September 11, 2020
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Author Kelly McMasters explores the concept of home and how women are giving new meaning to the word through her latest anthology This Is the Place: Women Writing About Home.
I was seven years old the first time I ran away from home. I packed a nightgown, some pennies, and my diary into a small red cinch-sack and my father helped me strap my bag and favorite bear to my blue bike with some bungee cords, making sure I was balanced.
My plan was to homestead somewhere near the Wildlife Refuge that edged our neighborhood; the summer was mild, and I’d been reading a lot of Little House on the Prairie. There were no tears, and no argument or ill will preceded my decision. I just didn’t quite feel at home, so I decided to leave. My bike had a checkbook-sized license plate that spelled out my name across a slab of taxi-yellow tin and I can still hear the little clanging noise it made as I pedaled away.
Searching for that sense of home is something I’ve continued to do over the past four decades, most recently through the act of co-editing, along with Margot Kahn, an anthology of essays called This Is the Place: Women Writing About Home. Across these 30 essays, women writers explore similar feelings of displacement and belonging.
“It’s taken me a long time—forty-four years—to feel at home somewhere. But I do, finally,” writes novelist Sonya Chung in her essay “Size Matters”. She talks about the coldness of growing up in a too-large house and the distance, both physical and emotional, that space put between her family members. Today, she’s finally found her place in a 452-square-foot studio apartment in Manhattan, where she, her partner, and their large dogs both live and work. She understands the arrangement isn’t conventional, and is maybe even a little crazy, and shares some of the rules they’ve made that makes it work, including “Your chargers are not my chargers,” and “An hour is as long as you can sit, fully clothed, in a bathtub after an argument. Better to walk around the block in your pajamas or find a bench—even late at night, even in the cold.”
Other writers spend their whole lives trying to return to a place that felt right, even when they know it is impossible. In her essay, “Vesica Piscis”, memoirist Leigh Newman writes, “There are places that feel like home and places that feel like where you live. The home-feeling ones ruin you for life.” Newman grew up near Anchorage, and as an adult tried to recreate the wilds of the Alaskan bush in her Brooklyn backyard. To her surprise, it wasn’t the salmon smoker or Alaskan currents she grew in her backyard, but a person who made her feel most at home: an old Italian neighbor named Sal with whom she traded tomatoes over the backyard fence, who was busy trying to recreate his homeland of Sicily in his own garden.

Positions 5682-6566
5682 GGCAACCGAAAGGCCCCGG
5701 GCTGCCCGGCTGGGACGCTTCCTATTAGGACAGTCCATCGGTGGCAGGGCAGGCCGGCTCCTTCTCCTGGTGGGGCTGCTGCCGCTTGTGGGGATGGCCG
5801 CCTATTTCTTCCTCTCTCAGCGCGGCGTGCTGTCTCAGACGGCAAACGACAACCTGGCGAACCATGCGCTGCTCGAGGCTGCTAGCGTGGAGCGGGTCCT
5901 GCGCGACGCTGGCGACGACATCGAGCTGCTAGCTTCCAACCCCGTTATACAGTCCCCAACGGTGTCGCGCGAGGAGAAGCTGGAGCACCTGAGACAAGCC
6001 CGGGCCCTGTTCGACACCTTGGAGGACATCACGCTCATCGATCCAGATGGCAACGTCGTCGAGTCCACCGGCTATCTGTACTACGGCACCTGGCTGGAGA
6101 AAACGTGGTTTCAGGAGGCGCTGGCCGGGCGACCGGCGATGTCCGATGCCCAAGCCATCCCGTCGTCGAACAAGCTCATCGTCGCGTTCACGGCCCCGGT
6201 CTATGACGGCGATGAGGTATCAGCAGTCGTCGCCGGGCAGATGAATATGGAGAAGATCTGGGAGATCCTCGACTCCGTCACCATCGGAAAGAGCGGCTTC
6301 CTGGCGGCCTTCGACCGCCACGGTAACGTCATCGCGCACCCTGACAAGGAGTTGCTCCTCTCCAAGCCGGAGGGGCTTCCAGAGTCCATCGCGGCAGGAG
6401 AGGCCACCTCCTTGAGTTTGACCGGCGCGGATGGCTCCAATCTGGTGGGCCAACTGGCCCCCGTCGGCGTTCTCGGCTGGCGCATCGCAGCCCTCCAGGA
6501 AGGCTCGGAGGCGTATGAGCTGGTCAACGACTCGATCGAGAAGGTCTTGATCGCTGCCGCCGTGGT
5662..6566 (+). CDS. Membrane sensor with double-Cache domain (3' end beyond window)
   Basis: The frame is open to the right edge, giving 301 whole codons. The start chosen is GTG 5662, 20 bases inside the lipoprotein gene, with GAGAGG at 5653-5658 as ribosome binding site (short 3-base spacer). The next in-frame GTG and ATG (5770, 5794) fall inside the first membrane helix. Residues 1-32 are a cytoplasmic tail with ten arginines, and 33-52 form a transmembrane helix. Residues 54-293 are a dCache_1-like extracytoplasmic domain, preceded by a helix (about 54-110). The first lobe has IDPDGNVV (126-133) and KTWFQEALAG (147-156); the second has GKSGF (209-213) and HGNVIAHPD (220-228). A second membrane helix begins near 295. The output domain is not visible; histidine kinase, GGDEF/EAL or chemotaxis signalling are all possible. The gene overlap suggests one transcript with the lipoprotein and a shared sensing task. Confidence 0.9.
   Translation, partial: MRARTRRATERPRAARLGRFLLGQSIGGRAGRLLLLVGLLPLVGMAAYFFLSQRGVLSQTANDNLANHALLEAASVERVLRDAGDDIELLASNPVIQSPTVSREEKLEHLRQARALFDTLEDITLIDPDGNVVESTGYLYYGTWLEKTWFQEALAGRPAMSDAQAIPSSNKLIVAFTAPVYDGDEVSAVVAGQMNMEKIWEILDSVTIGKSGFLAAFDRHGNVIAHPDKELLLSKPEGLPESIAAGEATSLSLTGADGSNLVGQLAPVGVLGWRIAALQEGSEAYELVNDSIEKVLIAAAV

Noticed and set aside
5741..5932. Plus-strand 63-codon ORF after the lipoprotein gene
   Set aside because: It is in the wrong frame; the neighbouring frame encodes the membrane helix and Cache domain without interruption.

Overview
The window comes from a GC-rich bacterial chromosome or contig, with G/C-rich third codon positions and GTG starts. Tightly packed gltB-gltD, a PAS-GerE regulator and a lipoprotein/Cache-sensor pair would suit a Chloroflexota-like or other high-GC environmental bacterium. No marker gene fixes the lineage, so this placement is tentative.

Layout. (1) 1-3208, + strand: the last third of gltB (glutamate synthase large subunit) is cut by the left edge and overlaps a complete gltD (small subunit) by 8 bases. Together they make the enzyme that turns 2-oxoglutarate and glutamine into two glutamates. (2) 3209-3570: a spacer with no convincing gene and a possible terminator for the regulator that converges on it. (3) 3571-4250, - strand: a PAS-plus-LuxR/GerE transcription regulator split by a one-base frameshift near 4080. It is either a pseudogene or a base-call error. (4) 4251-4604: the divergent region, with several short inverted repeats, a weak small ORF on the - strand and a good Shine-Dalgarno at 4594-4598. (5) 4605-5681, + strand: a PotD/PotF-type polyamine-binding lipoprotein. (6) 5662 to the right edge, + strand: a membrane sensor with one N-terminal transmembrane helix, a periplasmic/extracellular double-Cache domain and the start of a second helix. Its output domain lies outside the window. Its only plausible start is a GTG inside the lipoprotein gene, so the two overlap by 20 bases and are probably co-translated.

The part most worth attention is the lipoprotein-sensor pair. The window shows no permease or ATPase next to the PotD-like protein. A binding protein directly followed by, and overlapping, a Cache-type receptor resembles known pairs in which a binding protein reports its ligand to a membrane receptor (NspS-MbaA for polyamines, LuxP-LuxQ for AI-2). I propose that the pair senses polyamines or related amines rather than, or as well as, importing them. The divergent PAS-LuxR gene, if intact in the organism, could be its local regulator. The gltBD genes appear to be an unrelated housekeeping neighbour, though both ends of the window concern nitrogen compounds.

All of the essays in the book are written by women, which seemed more a necessity than a choice in the editorial process. Not because we wanted to suggest that men’s role in creating home is somehow less important, but because we wanted to give space for a new kind of imagining of home. Hillary Clinton once famously remarked, “I suppose I could have stayed home and baked cookies and had teas.” And yet, it is so much more complicated than that; the black-and-white dichotomy of either/or, stay home or go to work, is the source of much frustration across the pages of this anthology. We hear from Kate Lebo, a baker and writer whose home is the place “where I stirred pots, moved pens, read poems, all without boyfriend or husband or children.” And in her essay, “In the Kitchen”, co-editor Margot Kahn meditates on her slyly radical grandmother, whose life’s work seemed to focus on producing a dedicated rotation of food from the kitchen (“Brisket, kugel, banana cake. Brisket, kugel, banana cake.”), never teaching her children to cook. “Women grooming their daughters to be good housewives teach them how to cook, no? A woman grooming her daughter to be something else in the world would keep her out of the kitchen.” Staying home, leaving home, home-making, and home-breaking are all political acts for women.
Regardless of their choices, mothers figure in nearly every story here. In her essay “Between My Teeth,” novelist Naomi Jackson writes, “I learned how to make home from the women who made me. I’ve taken these lessons with me into the world, carrying them, as Maya Angelou once said, between my teeth, in these years when I’ve learned to call home anywhere I rest my head at night.” And Cowlitz Indian tribe member Elissa Washuta writes in “Undergraduate Admissions Essay Draft”, “I didn’t know, then, that there were places without crickets, without mothers.” Often, home is seen most clearly in its absence.
This is the same for me. That summer day as I pedaled and clanked down the road, my talismans of copper and cloth tucked away in my bag, I didn’t know where I was going. I just knew I needed to leave. And when I returned just after dark that night, after realizing I hadn’t packed any food to eat, home suddenly became a choice. Sometimes you have to leave a place in order to see it.
I can’t pedal back to that same home, with my parents waiting up for me, my place set at the dinner table. But I now keep that little battered license plate on my writing desk to remind me that I can keep pedaling, as long as I need.
Kelly McMasters is the author of Welcome to Shirley: A Memoir From an Atomic Town, and is co-editor of This Is the Place: Women Writing About Home. Her essay in the collection is called “The Leaving Season.”
Photography courtesy Kelly McMasters